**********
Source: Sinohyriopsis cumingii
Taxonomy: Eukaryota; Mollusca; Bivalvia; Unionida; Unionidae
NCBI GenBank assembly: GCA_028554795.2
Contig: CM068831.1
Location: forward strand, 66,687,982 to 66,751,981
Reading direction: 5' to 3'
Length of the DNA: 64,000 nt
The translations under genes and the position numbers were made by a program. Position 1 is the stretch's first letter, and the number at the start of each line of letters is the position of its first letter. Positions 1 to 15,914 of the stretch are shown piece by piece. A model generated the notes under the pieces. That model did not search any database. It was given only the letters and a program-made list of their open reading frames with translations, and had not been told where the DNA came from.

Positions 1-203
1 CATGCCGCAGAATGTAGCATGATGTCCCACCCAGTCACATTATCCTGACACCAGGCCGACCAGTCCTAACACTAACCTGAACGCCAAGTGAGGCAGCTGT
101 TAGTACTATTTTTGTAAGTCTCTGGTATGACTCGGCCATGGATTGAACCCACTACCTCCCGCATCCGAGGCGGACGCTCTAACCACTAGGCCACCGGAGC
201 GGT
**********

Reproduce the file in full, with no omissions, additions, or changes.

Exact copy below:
Source: Sinohyriopsis cumingii
Taxonomy: Eukaryota; Mollusca; Bivalvia; Unionida; Unionidae
NCBI GenBank assembly: GCA_028554795.2
Contig: CM068831.1
Location: forward strand, 66,687,982 to 66,751,981
Reading direction: 5' to 3'
Length of the DNA: 64,000 nt
The translations under genes and the position numbers were made by a program. Position 1 is the stretch's first letter, and the number at the start of each line of letters is the position of its first letter. Positions 1 to 15,914 of the stretch are shown piece by piece. A model generated the notes under the pieces. That model did not search any database. It was given only the letters and a program-made list of their open reading frames with translations, and had not been told where the DNA came from.

Positions 1-203
1 CATGCCGCAGAATGTAGCATGATGTCCCACCCAGTCACATTATCCTGACACCAGGCCGACCAGTCCTAACACTAACCTGAACGCCAAGTGAGGCAGCTGT
101 TAGTACTATTTTTGTAAGTCTCTGGTATGACTCGGCCATGGATTGAACCCACTACCTCCCGCATCCGAGGCGGACGCTCTAACCACTAGGCCACCGGAGC
201 GGT